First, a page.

Aspirations for the new year 2023


Bill Sims Contributing columnist

Bill Sims Contributing columnist


Resolutions, particularly those associated with the new year, often become “bridges too far,” hopelessly unattainable. I gave up on personal New Year’s resolutions a long time ago because if failures were, as some wise man once said, steps towards success I’d be ridiculously healthy, wealthy and wise. What follows are not personal aspirations for 2023, but hopes for humanity, hopes that against all odds might just be attainable.

But first let me just indulge in a few soaring hopes, perhaps not attainable in just one year but worth striving for every year. I’m not a Catholic, yet I took note of the recent passing of Pope Benedict, a theologian of some renown, who said a few things before and during his papacy that are worth striving for, especially in this era of selfies, egos, TikTok and “the big me.”

“We must not be like children tossed about by the waves of trends of fashion and the latest novelty,” he said. This made me think of the short cycles of techie trends like the mythical siren songs luring us in, distracting us from purpose, and casting us repeatedly on the shoals of reality. Sometimes I feel like our society is drowning in the evanescence of technology, infecting our ability to face adversities presented by reality.

Further Benedict counseled for guidance that “gives us a criterion by which to distinguish the true from the false and deceit from truth.” Obstacles to the discernment of truth from deceit unfortunately rest somewhere in the human condition, not easily remedied except by good parenting, moral leadership, and the peace of mind that comes from honesty, integrity and truth. Misinformation, disinformation, lies and embellishments are cancers to the health and well-being of any society.

But I digress. Beyond these few soaring hopes for “truth, justice and the American way,” here are some more targeted hopes that may be achievable in the year 2023:

1. An end to the war in Ukraine. This may depend on many variables including Vladimir Putin’s current state of mental and physical health, the continued military and economic support from the West, Russia’s fiscal ability to prosecute the war, and at the end of the fighting, a willingness to participate in negotiations that include an examination of Russian war crimes.

2. A bipartisan solution to our immigration issues. Resolution will indeed require a bipartisan political effort, an effort that eschews ideological differences for the common good of our country.

3. An economic working relationship with China that benefits both countries and works to foster global economic growth and reduced political tensions between these two towering nation states.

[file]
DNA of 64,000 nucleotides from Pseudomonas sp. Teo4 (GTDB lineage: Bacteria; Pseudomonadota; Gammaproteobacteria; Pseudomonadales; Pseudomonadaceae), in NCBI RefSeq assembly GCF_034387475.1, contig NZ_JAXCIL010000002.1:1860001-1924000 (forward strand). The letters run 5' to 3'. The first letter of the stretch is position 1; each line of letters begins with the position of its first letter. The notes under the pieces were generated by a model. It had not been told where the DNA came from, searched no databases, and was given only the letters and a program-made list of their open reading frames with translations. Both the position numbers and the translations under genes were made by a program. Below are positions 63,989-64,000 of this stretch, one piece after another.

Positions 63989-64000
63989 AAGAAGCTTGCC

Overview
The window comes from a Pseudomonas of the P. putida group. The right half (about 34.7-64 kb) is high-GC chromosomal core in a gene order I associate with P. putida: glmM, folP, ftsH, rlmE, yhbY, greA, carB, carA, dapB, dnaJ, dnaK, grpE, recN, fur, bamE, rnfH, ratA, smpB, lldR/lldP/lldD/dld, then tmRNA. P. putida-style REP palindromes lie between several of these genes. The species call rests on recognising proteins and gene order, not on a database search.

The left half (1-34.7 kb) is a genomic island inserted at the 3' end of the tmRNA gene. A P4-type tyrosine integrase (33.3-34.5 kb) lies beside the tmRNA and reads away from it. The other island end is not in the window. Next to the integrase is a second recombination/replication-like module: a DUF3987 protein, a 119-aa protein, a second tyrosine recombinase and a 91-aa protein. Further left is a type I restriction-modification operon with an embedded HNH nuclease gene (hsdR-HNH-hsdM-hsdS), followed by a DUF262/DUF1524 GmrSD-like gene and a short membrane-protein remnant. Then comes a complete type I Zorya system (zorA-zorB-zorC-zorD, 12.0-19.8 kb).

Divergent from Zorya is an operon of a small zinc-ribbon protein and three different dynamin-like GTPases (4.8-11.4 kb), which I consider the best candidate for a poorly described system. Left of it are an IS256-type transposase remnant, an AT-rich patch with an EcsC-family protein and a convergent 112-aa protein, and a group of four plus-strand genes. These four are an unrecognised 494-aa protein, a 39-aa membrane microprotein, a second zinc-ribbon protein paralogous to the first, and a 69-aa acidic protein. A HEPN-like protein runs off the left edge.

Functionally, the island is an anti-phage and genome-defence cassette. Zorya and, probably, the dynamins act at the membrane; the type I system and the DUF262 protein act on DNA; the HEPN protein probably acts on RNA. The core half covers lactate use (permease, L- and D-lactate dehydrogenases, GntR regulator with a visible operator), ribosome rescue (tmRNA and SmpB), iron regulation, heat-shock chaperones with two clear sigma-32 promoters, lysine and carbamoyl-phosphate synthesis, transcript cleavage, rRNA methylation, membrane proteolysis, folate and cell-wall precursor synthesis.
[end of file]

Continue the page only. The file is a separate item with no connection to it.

4. A détente of sorts between China and Taiwan in which China realizes from Russia’s disastrous attempts to annex Ukraine that there’s more downside than upside in trying to do the same with Taiwan; that a “sister-state” relationship is more advantageous to both Taiwan and the People’s Republic of China.

5. A universal COVID vaccine sleuthed out by researchers in the labs of mRNA scientists neutralizing the never-ending mutations of the coronavirus and the never-ending need for boosters.

6. A return to normalcy in our public schools and universities. Education is one of the most important hallmarks of our great American experiment. It is the juice that feeds our exceptionalism. It is the antidote to our infections of misinformation and disinformation. It is the food that nourishes our young people’s sense of self-esteem and wards off the demons of disillusion and depression.

7. An end to the Ukraine crisis loosening the yoke that has stunted global economic growth and caused the spread of hunger and famine throughout much of the world.

8. Finally, civil discourse… Into the realm of wishful thinking? Perhaps. Here’s hoping that the mind of America embraces a return to civil discourse. Initial implementation is surprisingly easy. It begins at home, in our churches, synagogues and mosques, proliferating into our communities, states, and then our nation. The difficulty lies in the will and personal discipline to make it happen. There-in lies a New Year’s resolution proffered to all my readers, a resolve to make civil discourse a personal goal for 2023, one singular step at a time. Cheers!

Bill Sims is a Hillsboro resident, retired president of the Denver Council on Foreign Relations, an author and runs a small farm in Berrysville with his wife. He is a former educator, executive and foundation president.

Bill Sims Contributing columnist
https://www.timesgazette.com/wp-content/uploads/sites/33/2023/01/web1_Sims-Bill-mug.jpgBill Sims Contributing columnist